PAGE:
I'm gonna go in with a lot of perseverance, I'm going to go in with lots of confidence in knowing this and calmness in knowing this and then I'm gonna go do it, you know.

If I don't like it, I'm going to go find another experience that suits my head better and everything will be OK.

Claire - 09:51

Finally, here's my suggestions for taking a gap year if you are a neurodivergent student.

My first suggestion and this one is so important, connect with other people who have your diagnosis, who have a similar experience to you, whether this be through mentorship or just finding your peers who also struggle with these things and talking with them. Hearing other people's experiences can kind of give you an idea about how you can apply them to yourself, knowing things that work and things that don't work and things that you might struggle with allows you to be so much more self aware when you discuss these things with other people, if you're comfortable, and so that would be my first point of advice is to go seek mentors with similar diagnosis and talk with them about what your plans are, what you're worried about and what you think you'll struggle with the most and then talk about your plan of action. Because if they've gone through it before, chances are they've got lots of great suggestions that may help you.

The next thing is to talk with your professional. So if you have a psychiatrist or psychologist or a therapist then I would highly recommend discussing this with them, if you feel comfortable. This is a huge step in your life and I'm sure that they have a lot of really useful advice for you to be moving out from home and you know going on these different adventures, or at least you know kind of teaching and coping mechanisms that you can take along with you throughout your gap years. If you have a professional chat with them about it, that's always a useful thing.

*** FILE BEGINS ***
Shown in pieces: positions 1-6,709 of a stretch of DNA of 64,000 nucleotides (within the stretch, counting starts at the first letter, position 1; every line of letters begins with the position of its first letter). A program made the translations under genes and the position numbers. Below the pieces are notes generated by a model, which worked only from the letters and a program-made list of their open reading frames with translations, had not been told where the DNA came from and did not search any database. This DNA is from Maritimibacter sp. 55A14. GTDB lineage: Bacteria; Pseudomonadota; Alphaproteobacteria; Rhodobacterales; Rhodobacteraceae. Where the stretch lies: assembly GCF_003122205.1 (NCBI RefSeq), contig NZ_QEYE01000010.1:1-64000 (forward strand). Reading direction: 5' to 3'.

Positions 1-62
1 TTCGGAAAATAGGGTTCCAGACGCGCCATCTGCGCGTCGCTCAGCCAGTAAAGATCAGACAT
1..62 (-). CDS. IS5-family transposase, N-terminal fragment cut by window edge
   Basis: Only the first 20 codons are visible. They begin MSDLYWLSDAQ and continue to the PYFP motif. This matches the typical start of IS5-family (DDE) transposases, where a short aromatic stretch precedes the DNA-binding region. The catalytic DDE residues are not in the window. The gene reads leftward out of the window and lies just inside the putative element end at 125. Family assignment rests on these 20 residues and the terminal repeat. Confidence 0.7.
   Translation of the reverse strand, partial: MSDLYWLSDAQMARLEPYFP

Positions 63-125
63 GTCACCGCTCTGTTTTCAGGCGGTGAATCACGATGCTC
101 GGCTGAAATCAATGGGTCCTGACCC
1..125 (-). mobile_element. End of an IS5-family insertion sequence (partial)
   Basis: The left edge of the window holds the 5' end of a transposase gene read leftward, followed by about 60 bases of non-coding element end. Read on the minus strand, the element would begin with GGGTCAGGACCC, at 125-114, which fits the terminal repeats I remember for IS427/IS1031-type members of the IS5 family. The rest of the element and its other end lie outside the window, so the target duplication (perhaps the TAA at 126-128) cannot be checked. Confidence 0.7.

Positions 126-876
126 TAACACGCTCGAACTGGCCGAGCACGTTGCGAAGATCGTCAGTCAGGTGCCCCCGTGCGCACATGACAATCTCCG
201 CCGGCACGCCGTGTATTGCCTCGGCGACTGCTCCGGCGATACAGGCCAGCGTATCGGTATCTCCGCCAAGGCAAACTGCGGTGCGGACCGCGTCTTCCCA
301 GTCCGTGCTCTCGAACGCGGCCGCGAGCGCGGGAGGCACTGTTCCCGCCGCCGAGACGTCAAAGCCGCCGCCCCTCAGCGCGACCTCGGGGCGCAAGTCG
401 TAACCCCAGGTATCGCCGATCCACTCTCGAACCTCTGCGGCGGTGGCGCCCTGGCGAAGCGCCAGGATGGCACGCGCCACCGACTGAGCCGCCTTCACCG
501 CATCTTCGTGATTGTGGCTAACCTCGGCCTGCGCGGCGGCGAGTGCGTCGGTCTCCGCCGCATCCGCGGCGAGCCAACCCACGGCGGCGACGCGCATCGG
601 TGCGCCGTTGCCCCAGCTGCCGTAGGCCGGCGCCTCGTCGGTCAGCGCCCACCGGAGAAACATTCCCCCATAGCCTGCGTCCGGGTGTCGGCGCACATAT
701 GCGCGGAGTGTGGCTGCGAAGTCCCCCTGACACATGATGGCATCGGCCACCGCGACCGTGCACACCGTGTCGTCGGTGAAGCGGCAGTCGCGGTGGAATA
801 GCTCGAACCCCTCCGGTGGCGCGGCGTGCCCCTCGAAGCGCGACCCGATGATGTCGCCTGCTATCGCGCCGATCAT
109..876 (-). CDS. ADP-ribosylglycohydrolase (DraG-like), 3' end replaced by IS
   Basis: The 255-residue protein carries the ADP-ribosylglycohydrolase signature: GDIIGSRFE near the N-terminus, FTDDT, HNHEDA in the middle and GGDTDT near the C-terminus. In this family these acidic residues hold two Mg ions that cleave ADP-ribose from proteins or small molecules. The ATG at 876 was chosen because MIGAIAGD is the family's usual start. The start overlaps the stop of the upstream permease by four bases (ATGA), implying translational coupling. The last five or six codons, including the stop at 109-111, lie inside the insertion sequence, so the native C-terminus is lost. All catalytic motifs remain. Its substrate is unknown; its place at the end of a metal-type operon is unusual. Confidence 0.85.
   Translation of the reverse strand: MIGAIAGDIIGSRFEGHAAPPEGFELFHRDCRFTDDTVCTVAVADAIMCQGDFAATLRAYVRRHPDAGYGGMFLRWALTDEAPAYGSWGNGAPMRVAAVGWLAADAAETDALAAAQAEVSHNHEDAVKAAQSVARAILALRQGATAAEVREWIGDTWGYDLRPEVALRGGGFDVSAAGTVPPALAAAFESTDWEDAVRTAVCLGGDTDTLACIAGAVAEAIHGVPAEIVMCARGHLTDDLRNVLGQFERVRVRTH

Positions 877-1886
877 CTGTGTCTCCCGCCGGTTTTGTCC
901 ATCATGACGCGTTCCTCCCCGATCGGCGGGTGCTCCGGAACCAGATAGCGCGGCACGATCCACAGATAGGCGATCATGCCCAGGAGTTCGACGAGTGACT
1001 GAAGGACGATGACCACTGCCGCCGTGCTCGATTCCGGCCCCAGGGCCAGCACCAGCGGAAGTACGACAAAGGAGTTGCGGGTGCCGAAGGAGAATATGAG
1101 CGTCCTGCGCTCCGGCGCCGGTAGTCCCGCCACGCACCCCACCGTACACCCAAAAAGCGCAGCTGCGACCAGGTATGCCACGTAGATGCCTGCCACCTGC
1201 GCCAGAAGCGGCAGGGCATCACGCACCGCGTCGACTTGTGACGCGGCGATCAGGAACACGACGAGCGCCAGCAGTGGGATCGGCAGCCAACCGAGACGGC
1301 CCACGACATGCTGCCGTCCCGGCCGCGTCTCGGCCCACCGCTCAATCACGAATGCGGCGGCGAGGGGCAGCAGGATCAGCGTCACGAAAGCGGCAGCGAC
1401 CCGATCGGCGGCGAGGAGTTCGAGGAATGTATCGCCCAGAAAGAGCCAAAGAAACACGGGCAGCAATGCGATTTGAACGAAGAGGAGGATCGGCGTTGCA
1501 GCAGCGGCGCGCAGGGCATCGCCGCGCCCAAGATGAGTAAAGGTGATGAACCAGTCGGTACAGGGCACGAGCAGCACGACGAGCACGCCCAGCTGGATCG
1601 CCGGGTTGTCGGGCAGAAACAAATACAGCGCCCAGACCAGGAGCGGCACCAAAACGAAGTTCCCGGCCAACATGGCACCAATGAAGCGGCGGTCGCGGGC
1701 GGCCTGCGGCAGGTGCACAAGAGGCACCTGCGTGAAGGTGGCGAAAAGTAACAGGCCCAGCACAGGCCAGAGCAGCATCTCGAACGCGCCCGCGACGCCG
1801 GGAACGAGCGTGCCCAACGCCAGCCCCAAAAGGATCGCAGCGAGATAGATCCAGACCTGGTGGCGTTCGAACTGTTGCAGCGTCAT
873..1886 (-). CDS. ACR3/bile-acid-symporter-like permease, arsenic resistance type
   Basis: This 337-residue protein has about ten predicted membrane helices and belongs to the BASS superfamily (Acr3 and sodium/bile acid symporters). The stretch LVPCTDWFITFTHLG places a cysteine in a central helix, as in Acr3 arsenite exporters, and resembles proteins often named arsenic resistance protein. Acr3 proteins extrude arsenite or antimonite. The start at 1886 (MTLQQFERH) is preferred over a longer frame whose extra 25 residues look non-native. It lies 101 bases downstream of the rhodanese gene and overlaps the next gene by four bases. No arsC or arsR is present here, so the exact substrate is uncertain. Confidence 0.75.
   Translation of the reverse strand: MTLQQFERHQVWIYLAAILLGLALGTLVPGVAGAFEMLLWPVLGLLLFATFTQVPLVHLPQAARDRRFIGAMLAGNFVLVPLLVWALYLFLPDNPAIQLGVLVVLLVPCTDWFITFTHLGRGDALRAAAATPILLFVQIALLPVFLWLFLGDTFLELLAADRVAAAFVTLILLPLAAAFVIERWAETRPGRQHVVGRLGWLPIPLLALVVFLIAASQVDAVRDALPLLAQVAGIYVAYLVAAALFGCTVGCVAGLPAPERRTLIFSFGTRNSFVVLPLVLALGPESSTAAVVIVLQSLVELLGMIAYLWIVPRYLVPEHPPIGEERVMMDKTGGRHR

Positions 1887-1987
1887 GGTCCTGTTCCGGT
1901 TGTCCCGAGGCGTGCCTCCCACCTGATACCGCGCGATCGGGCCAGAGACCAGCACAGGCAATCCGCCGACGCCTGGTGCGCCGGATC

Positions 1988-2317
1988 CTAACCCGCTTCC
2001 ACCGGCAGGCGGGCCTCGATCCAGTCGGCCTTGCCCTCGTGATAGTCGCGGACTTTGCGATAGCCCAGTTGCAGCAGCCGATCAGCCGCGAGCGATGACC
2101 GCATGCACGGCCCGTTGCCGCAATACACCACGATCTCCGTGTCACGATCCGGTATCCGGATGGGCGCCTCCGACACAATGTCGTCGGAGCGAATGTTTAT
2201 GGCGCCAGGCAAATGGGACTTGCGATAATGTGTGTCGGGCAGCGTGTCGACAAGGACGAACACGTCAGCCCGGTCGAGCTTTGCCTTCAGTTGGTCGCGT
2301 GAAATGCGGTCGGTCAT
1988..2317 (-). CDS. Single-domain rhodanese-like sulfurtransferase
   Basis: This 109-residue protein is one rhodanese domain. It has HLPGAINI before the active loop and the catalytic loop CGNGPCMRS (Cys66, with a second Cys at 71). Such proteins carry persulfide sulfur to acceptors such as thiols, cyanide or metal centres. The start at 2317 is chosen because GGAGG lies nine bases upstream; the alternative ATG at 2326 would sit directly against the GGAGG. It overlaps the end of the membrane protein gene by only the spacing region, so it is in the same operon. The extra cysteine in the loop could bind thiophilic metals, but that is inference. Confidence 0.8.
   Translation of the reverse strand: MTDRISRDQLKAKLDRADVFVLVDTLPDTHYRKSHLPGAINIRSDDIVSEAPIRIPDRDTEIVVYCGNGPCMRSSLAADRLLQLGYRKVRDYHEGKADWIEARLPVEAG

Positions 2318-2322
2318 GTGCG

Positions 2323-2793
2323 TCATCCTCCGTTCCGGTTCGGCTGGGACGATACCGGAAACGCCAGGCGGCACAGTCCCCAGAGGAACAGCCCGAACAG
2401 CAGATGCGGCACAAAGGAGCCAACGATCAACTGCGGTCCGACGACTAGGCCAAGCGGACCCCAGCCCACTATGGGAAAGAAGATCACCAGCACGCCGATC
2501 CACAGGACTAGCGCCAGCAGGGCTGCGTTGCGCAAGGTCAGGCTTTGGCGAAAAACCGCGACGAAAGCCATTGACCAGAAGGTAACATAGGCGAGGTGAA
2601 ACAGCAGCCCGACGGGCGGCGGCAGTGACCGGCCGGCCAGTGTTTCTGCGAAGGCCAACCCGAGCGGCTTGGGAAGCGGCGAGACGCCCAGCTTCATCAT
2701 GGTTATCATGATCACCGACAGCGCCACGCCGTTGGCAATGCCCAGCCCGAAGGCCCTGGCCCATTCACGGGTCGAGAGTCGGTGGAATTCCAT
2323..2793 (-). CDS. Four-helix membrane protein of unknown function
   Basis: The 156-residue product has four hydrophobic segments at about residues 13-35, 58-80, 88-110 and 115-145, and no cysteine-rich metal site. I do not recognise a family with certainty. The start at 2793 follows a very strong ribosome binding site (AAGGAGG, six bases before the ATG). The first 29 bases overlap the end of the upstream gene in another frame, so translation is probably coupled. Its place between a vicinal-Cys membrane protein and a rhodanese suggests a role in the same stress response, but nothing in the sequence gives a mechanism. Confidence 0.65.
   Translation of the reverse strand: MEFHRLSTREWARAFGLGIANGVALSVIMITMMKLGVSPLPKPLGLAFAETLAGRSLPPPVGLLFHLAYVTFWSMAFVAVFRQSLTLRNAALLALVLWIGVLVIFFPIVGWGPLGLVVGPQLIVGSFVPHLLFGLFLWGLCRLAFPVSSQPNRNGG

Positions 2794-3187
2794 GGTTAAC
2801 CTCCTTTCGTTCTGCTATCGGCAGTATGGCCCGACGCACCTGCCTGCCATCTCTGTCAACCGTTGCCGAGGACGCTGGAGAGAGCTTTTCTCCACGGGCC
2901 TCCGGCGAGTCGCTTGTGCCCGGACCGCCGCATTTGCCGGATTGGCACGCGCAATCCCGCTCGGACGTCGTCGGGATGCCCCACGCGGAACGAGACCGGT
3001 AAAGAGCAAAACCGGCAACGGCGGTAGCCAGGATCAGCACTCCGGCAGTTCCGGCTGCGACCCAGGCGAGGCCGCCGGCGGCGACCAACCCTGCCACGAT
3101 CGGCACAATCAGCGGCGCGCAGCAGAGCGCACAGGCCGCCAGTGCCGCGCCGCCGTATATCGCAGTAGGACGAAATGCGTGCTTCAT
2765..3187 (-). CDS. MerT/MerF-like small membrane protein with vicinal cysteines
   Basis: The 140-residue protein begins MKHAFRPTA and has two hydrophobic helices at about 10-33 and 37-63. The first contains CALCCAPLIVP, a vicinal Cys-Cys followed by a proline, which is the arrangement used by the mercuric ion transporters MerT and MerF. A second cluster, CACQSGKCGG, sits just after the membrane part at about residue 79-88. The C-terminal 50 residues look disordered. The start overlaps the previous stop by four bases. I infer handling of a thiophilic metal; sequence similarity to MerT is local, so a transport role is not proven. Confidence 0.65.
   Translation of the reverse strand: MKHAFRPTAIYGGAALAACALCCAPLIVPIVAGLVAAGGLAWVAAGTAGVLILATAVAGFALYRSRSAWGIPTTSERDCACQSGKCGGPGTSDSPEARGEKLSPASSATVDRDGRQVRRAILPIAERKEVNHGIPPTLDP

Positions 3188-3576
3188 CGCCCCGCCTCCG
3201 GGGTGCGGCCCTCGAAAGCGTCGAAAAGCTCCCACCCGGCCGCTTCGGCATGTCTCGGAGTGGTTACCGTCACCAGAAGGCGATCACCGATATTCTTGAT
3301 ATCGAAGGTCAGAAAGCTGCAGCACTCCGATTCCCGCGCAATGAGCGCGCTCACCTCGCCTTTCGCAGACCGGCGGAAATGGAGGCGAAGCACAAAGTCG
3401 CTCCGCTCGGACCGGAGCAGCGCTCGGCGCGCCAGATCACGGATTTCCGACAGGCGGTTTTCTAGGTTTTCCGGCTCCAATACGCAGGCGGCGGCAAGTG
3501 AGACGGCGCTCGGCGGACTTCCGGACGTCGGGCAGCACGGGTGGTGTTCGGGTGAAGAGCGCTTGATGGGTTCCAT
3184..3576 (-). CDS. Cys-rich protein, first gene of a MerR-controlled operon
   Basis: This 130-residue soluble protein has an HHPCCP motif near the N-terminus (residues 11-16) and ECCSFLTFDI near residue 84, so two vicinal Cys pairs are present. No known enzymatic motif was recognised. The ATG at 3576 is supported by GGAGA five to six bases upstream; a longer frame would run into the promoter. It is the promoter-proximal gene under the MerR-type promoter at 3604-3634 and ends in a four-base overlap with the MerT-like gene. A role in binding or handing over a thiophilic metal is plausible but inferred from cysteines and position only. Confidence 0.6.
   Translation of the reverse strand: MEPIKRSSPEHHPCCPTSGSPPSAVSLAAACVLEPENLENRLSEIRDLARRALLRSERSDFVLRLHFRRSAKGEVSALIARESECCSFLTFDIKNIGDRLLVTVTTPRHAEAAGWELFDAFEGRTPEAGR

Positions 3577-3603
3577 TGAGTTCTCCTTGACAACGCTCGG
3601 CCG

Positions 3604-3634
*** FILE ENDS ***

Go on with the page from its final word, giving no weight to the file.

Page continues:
A suggestion that I have is to recognize and be self aware of your symptoms. Now this is something that I definitely worked on before rather than just kind of acknowledging everything “As wow, I'm really frustrated, this is frustration.” Realizing the root cause of the problem and then trying to address the root cause of it.

So if it was, you know I've left something on the ground. Well, I know that's my ADHD.

I know I consciously wouldn't do that. Oh, I've left something on the ground. That's my ADHD, right? I'll fix that, I'll pick it up and go about my day. If it's something like recognizing the root cause of the cause of your symptoms, where they might show up most in your gap year and just kind of being aware of that.

Claire - 12:08

Finally, last but not least, take breaks and be gentle with yourself. A gap year is a self development year for you, nobody else but you, so you are able to take this time.

If you need a break, if things have been really stressful, it's OK to take a gap year just for that reason.

Claire - 12:27

I wish you the best of luck! If you are a neurodivergent student in taking your gap year.

If you want to connect with me and discuss your plans and discuss what your worries are, then I am always available down in Gapper Connect. You can sign up using the link below, there's a great group of gaffers there, lots of neurodivergent learners as well taking gap years.

I hope this video was helpful for you. I know it was a bit long but I had a lot to say when it came to taking a gap year as a neurodivergent person, yeah so anyways guys, I'll see you later.